“The ‘Made in Brooklyn’ album is the best-sounding record I’ve made,” said McEuen. “And, it’s the best reception I’ve ever gotten. Steve Martin played on one song. He said – what’s the album’s title. I asked him, and he said — ‘Made in Brooklyn.’ I said – ‘that’s a good idea.’”

On this tour, McEuen shares the music and memories of the Nitty Gritty Dirt Band’s landmark platinum-selling album “Will the Circle Be Unbroken,” as well other NGDB tunes and songs from “Made in Brooklyn.”

“‘Will the Circle Be Unbroken’ is one of the most important albums I’ve been on,” said McEuen. “It’s in the Library of Congress and the Grammy Hall of Fame. It reached people’s lives the way (Pink Floyd’s) ‘Dark Side of the Moon’ did. The album resonated with people. Now, it helps the younger generation interact with the older generation.

“On the road, people are always asking for music from ‘Will the Circle Be Unbroken.’ They like to hear the music and also hear what went on in the record. A good quarter of what I do is take people back to a different era.”

At the show at the New Hope Winery, McEuen will be performing with his String Wizards project, which includes Les Thompson and John Cable (both previous Nitty Gritty Dirt Band members).

“This is a combination of acoustic musicians who want to pay homage to the past,” said McEuen.

McEuen and the String Wizards will be doing a special tribute to great musician — Railroad Earth’s Andy Goessling who played five instruments on “Made in Brooklyn.” Goessling sadly passed away earlier in the month and was going to be at this New Hope Winery show as a special and honored guest. John will be sharing a couple of stories and playing some very special video of Andy during the set.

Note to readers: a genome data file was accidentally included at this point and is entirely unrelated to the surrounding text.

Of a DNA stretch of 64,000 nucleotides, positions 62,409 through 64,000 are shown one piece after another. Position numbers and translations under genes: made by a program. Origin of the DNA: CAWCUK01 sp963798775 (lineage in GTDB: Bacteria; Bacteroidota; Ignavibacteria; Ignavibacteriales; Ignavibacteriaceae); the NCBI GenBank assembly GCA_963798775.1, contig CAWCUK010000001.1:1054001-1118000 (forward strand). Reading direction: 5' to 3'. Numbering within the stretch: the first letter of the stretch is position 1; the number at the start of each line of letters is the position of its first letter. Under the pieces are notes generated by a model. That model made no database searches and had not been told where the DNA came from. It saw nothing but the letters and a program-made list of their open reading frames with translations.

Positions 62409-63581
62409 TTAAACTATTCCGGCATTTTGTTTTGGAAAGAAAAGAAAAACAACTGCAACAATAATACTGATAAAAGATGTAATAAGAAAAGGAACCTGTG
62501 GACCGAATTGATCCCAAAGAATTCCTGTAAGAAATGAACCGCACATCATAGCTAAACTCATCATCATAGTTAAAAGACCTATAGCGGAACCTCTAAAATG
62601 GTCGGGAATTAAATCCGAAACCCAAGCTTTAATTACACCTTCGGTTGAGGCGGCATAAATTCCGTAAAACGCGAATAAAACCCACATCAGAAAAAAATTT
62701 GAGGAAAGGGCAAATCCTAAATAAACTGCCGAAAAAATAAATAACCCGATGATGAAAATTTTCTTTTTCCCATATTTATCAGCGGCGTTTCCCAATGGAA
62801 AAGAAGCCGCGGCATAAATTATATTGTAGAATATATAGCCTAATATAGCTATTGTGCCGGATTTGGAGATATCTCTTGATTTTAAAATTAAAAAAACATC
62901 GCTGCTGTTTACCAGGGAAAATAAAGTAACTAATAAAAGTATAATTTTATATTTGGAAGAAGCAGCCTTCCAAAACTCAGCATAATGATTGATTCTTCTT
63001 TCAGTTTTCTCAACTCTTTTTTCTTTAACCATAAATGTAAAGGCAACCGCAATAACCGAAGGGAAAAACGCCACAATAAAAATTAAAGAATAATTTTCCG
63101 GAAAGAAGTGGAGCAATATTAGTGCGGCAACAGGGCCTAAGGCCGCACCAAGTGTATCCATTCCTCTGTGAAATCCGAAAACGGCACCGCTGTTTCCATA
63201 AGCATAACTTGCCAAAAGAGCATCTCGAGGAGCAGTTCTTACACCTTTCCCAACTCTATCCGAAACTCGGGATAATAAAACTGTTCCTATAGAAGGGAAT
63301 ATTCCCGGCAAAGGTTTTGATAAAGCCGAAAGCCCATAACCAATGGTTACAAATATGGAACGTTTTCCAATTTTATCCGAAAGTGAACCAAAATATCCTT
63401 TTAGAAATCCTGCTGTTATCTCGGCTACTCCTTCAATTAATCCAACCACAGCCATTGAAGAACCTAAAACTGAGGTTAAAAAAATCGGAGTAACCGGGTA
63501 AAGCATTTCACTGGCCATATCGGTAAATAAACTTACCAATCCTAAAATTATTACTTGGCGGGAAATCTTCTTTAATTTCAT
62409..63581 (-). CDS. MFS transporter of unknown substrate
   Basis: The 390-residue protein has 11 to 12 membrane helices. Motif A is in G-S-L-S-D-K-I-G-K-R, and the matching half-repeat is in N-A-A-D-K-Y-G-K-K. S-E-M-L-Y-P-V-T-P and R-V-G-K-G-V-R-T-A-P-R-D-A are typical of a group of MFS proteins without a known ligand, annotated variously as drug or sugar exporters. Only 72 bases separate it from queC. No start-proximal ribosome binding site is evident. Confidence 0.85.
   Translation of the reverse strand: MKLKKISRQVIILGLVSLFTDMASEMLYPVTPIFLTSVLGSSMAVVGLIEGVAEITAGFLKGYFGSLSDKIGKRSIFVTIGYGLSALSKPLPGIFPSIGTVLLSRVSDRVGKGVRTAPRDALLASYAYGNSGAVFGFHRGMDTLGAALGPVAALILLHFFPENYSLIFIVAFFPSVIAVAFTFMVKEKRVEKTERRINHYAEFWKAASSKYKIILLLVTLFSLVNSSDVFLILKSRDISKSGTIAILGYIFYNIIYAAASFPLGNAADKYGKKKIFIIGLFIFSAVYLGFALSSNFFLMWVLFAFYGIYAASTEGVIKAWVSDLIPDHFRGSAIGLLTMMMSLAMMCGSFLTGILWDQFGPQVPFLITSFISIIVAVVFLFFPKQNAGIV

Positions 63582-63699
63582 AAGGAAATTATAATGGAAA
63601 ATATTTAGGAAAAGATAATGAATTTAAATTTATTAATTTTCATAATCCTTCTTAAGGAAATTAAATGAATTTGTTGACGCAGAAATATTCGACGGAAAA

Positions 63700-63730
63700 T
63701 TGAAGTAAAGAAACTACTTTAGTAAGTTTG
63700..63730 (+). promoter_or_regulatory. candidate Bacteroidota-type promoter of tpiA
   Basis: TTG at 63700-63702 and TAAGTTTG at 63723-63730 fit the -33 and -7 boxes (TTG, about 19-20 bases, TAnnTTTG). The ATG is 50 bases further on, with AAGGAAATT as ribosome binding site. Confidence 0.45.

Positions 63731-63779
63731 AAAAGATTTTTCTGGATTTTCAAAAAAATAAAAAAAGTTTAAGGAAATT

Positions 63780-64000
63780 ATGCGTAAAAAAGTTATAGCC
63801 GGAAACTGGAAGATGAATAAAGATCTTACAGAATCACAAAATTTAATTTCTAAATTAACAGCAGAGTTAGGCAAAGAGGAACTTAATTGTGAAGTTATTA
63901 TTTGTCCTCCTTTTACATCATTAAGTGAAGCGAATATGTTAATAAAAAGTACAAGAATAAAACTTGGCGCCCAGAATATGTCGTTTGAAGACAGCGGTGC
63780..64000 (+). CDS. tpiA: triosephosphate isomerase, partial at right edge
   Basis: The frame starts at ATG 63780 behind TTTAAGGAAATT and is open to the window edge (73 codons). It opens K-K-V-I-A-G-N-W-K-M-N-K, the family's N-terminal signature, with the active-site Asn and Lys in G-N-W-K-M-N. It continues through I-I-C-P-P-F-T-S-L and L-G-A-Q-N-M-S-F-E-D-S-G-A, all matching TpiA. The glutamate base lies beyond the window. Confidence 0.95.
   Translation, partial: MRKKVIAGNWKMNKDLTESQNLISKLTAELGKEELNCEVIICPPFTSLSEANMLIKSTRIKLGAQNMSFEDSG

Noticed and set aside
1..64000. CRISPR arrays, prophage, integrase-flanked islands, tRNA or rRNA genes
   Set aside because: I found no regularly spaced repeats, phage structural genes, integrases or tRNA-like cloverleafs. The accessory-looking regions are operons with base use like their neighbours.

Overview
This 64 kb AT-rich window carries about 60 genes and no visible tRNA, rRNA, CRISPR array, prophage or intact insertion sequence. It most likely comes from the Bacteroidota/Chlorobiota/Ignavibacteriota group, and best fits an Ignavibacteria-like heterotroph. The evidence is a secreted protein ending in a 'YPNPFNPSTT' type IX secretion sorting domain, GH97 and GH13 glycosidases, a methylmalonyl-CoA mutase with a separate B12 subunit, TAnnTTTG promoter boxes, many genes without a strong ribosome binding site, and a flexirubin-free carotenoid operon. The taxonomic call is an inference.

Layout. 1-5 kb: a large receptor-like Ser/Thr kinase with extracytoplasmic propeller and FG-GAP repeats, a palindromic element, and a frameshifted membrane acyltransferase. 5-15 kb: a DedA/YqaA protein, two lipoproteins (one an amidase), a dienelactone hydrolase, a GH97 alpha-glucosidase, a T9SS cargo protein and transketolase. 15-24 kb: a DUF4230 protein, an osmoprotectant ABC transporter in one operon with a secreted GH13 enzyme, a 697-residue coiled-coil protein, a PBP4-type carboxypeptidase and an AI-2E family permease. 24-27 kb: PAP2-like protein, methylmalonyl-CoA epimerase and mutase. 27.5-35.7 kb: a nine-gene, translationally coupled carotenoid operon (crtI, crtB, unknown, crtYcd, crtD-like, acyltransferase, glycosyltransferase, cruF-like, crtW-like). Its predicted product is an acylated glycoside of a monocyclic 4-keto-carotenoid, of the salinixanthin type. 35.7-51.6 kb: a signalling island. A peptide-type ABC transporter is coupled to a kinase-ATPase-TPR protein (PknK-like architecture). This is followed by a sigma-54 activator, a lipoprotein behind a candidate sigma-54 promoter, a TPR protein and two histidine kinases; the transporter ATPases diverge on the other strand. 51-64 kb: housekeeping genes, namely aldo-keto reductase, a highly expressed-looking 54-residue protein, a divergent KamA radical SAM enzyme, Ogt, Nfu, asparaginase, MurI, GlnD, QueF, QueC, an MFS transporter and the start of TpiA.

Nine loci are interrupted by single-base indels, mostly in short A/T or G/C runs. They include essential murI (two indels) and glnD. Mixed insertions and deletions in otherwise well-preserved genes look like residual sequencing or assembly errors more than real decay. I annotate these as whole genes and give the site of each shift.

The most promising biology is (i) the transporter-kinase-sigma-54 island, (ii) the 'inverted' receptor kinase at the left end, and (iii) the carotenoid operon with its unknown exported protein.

Video link for John McEuen – http://www.facebook.com/video/video.php?v=1655057105992.

The show at the New Hope Winery will start at 4 p.m. Tickets are $55.

Both McEuen and Haslam are septuagenarians and that makes them old enough to be the grandparents of the musician who is headlining a show on November 21 at the Franklin Music Hall (421 North Seventh Street, Philadelphia, https://www.bowerypresents.com/greater-philly/shows/franklin-music-hall) – San Holo.

San Holo

Holo is a 27-year-old is a Dutch DJ, musician, record producer and composer from Zoetermeer, Netherlands. His real name is Sander van Dijck but is primarily known as San Holo.

He is currently touring North America in support of his debut album which is appropriately titles “album 1.”

Two of the tracks off “album1” that dropped ahead of the album release have seen immense success already. “lift me from the ground” accumulated almost four million streams on Spotify alone, charted on Billboard Hot Dance/Electronic and reached #1 on the iTunes electronic chart. Holo’s next single, “brighter days,” has surpassed two million combined streams across DSPs and SoundCloud/YouTube in the first week of its issue.